Young Bachata: The New Crossover?

Young bachata stars are fashioning a new, bilingual sound that connects with a key demographic. So why aren't brands taking more notice?

There are three bachata tracks -- Prince Royce's "Darte un Beso, " Enrique Iglesias' "Loco" (a duet with Romeo Santos) and Santos' "Propuesta Indecente" -- in the top five of Billboard's Hot Latin Songs chart.

These three tracks have been duking it out for the top slot for the past several weeks, as other bachata songs bubble under.

Although bachata is hot on the charts, it's not the music du jour among advertisers or music supervisors.

"There is interest for bachata as an urban act," says Carlos Munoz, VP/group account director at LatinWorks, an agency in Austin. "But the real interest is in crossover artists."

But crossover has changed since Iglesias, Ricky Martin and Shakira first made a splash. A new generation of U.S.-grown Latin talent is creating a new kind of crossover -- one that doesn't come from abroad but from within.

The most visible purveyors are Royce and Santos, who both perform a youthful, urban take on traditional Dominican bachata. Santos is a seasoned act who spent a decade in the group Aventura before going solo. But Royce first topped the charts as a teenager, appealing to a young Latin demographic with few idols. No wonder brands love Royce.

Budweiser's Made in America Festival featured him last year, and recently he appeared in a series of vignettes for Dodge Dart's "New Rules" campaign.

"[Brands] are asking for people who have youthful appeal with a bilingual flavor, and bachata is one of those genres that's been successful at that," says Ben De Jesus, chief creative officer for NGL Media, which did the Dodge Dart campaign.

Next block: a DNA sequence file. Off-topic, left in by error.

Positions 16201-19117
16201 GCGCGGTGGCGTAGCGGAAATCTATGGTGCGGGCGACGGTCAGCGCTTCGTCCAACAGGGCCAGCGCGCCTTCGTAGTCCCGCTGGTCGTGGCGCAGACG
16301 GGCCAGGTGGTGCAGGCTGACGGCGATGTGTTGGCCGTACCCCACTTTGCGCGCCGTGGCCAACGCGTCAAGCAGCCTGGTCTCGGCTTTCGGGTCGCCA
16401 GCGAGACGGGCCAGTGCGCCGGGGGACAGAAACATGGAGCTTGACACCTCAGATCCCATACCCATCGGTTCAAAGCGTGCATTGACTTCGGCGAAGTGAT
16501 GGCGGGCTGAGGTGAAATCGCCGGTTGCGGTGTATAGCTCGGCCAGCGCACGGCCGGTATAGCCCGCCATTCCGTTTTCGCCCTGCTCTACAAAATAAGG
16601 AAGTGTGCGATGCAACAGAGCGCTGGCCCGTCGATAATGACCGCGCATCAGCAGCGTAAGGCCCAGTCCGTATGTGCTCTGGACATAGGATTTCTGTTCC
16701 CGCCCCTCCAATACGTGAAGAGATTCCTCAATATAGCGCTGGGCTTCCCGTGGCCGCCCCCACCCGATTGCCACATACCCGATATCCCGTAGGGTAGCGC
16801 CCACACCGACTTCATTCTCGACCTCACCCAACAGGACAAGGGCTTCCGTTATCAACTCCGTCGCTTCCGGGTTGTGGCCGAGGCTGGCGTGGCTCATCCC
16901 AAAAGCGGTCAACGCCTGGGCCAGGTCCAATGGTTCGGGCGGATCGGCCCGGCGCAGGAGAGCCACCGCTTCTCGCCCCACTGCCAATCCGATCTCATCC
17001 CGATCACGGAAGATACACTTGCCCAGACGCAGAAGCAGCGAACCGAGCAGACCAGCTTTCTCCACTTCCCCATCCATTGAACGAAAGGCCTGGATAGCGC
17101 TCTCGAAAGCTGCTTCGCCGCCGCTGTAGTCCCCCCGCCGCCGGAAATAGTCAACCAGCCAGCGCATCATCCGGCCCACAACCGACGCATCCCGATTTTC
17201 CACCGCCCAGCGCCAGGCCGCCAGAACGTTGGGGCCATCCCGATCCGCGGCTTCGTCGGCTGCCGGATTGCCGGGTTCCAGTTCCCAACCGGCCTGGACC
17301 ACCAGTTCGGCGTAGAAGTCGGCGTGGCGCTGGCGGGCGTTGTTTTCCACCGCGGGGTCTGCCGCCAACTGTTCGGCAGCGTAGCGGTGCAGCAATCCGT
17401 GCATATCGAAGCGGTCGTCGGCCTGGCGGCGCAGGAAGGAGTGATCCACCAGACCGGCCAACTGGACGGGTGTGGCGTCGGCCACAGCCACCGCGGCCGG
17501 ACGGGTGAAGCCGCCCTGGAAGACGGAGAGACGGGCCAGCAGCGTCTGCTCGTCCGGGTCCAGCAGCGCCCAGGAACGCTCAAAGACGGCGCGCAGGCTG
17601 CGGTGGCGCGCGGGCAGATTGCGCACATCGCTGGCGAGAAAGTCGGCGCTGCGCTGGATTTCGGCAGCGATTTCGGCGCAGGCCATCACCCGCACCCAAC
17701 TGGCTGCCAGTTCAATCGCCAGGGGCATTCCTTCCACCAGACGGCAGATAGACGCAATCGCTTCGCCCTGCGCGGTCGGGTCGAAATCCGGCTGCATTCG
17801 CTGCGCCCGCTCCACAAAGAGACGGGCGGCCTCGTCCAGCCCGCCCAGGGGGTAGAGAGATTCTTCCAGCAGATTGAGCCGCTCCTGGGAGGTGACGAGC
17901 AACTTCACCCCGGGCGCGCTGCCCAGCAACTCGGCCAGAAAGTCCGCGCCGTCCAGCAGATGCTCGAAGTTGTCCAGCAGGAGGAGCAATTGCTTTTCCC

"If there were more artists like him or Romeo Santos, there would be more demand," Munoz says.

The fact is, there are more artists like Santos and Royce -- including Leslie Grace and Karlos Rose, both still in their teens and U.S.-born -- but they fly under the radar of decision-makers.

The challenge, then, is to get brands and agencies to look beyond the big names to rising acts whose music and identity falls under that uptempo, tropical, home-grown genre that has youth appeal.

Coca-Cola, for example, has used such Latin acts as part of its "Perfect Harmony" campaign, which targets a teen audience.

"We're trying to pick artists who really embody the brand," said Reinaldo Padua, assistant VP of Hispanic marketing for Coca-Cola North America, when the program launched last year. "They have uplifting personalities, they can communicate togetherness and inspiration and can connect well with our teen and young-adult audience."

One artist who fit the bill was Joey Montana, who plays a mix of urban and pop. And although Montana is from Panama, not the United States, he has clean-cut good looks and a youthful appeal that have landed him several sponsorships, including one with Acura. Those partnerships are the direct result of pitches by his label, Universal Music Latino.

If brands and sponsors aren't seeing the value of Latin stars on the rise, it will fall to labels, publishers and agents to spread the word.